Paddlers find an unusual Florida landscape in Coldwater Creek.

Are these the best seven miles of Florida? A paddling trail in the far Northwestern portion of the state, a place that's rural, inland, two sides up against Alabama?

Paddle the trail and become a believer.

The seven miles are in Santa Rosa County, where flatlanders marvel how the drop of the land sets streams like Coldwater Creek pouring south to the Gulf. Only a few houses stand visible, only a few docks poke into the stream.

Midweek any time of year you're likely out here alone in what they call the Canoe Capital of Florida.

Anyone from "lower Florida" struggles to fit the place into a mindset: 30-foot-high bluffs, silver clear water, river rock, shifting sand bottoms, rill waterfalls, rapids. All make sense elsewhere on mainland America. But here?

I felt myself set back in history by piled-up logs that remain from when the longleaf pine forest was cut and the logs floated downstream. At times of low water, loggers built barriers to pool the stream and keep their logs going. They'd tie them together to avoid jamming like so many pick-up sticks, instead floating end to end in long rafts. Early in the last century, folks in these rural parts would ride the logs downstream to Milton and Bagdad - even women with their children - riding yesterday's station wagon and school bus.

Those barriers today set currents swirling and rapids tumbling. Winters, the cold water challenges paddlers to stay afloat through these rapids - first deep holes that suck a kayak down, then a ledge of sandstone, maybe logs the well-paddled kayak skims, passing into the next peaceful pool.

Tall forest grooves this east branch of Coldwater Creek. Especially late afternoon, shadows lengthen and pines redden. The creek curves wide around stone and sand beaches.

A tributary pours in, inaccessible beyond the first hundred feet or so. A great evergreen, still growing, has fallen into the stream, blocking passage. A split trunk slivers sunlight onto the rushing water. Then back in the channel again through a rush of snapping twigs, and into a briefly wide, swift stream. Down below, rapids again.

A golden hawk captures the light. A great blue heron lofts itself. An albino crawfish scuttles past. A tiny waterfall dimples its way down a bluff, ringing its voice.

You can hike up higher bluffs nearby in a section of red sandstone. You climb to 80 feet. From atop, the green canopy reveals only the glint of the stream below. This feels like adobe country, so high and sharply scaled for Florida, the bluff eroded by wind to form towers, a world of stone, sand, wood, stream.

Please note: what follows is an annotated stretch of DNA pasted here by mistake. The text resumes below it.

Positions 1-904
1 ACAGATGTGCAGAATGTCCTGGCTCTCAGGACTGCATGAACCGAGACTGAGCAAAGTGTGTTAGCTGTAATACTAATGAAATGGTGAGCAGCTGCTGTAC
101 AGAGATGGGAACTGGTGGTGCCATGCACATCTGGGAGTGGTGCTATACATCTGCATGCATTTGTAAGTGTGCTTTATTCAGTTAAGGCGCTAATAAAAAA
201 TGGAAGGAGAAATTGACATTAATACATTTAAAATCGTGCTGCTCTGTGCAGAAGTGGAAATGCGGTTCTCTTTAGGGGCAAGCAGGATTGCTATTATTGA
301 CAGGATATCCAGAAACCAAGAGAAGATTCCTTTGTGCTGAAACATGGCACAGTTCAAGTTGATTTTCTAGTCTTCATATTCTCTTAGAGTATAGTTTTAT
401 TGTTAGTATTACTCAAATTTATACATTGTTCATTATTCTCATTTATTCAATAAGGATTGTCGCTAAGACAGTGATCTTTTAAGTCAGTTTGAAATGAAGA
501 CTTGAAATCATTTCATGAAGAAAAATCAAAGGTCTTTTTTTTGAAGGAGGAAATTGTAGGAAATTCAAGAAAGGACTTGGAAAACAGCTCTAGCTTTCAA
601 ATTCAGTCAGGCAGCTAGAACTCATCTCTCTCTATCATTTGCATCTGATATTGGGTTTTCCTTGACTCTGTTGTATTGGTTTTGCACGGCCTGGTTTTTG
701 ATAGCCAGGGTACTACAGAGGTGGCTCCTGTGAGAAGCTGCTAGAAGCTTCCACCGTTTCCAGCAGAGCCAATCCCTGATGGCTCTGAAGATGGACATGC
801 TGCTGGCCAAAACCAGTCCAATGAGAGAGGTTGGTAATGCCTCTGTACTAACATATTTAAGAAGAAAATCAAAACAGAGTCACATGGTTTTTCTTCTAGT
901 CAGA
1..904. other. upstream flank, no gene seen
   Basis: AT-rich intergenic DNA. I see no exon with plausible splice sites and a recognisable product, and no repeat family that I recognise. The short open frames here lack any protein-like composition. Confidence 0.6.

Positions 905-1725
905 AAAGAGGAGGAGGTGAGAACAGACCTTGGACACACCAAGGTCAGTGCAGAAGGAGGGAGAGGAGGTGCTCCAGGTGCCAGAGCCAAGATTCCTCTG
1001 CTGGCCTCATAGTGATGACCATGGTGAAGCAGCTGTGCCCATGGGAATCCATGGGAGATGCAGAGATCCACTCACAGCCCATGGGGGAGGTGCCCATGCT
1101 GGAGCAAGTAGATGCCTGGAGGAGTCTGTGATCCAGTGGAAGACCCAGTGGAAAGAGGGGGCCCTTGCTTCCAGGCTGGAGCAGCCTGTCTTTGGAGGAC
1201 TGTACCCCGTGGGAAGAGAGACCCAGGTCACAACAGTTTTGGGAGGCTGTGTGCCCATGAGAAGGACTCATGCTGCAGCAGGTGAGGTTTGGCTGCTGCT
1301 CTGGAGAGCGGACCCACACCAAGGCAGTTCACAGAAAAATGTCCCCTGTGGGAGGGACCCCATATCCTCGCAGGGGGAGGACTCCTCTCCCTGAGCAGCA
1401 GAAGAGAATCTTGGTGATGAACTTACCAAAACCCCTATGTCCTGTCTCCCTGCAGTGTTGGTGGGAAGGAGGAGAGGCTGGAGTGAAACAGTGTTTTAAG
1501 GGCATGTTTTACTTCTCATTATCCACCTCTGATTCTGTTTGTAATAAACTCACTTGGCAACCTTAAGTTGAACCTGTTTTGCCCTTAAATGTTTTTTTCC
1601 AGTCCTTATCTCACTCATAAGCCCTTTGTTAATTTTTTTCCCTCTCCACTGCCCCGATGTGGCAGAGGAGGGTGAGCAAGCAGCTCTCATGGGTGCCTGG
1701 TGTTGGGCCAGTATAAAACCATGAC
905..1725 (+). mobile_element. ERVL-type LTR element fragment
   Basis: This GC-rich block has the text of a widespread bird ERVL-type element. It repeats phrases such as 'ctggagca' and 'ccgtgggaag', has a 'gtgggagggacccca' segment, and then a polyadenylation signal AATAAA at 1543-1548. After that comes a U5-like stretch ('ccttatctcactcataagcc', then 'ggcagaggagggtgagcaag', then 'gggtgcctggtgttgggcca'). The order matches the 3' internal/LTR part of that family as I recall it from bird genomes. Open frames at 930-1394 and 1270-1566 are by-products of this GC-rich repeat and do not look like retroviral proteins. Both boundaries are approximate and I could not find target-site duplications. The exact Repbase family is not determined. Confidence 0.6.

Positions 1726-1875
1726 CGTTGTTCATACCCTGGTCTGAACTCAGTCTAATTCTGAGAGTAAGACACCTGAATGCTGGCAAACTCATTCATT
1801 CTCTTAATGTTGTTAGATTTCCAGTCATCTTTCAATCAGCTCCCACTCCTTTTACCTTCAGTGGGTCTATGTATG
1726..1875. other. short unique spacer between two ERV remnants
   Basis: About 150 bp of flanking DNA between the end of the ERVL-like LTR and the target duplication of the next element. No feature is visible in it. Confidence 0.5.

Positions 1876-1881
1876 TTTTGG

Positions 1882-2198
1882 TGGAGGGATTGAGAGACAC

At end of day, you pass along a narrow road, the sun an hour before setting red as the road. You're chugging through a canopy of green, open field on one side, forest on the other. The scene is wholly country. A passing driver rates a wave.

The region is not without its other attractions. People cycle the paved, 8.5-mile Blackwater Heritage Trail. They tromp happily through the Blackwater River State Forest.

I like the small towns. Just a mile off the interstate, Cracker houses stand beneath dense canopy. Folks socialize on porch swings. Pink and white crape myrtles grow luscious at the edge of woods. A sign coming into Bagdad says, "Golden Honey, Self Service." Jars of sweet amber mellow, warm in the afternoon sun. The First United Methodist Church rises narrow and rectitudinous but not without its gingerbread, suggesting the Lord can countenance a shapely building.

After a quick shower, steam rises up like suspicion on an old asphalt road. The historic graveyard is weedy, as if too much looking after might engender misplaced vanity. Beautyberry edges one section where Confederate war veterans lay buried.

Downtown Milton is livened up by murals of the town's history. The historic Imogene (that's pronounced Ima-jean) does stage plays again, silent movies sometimes. Warehouses from the river's heyday have been saved but they're looking for tenants. The Blackwater flows by a new river-walk, carrying the flow of Coldwater Creek and its paddlers' imaginings.

To get set up for your trip, contact Adventures Unlimited Outdoor Center, 800-239-6864,; Santa Rosa County Visitor Information Center, 800-480-7263,



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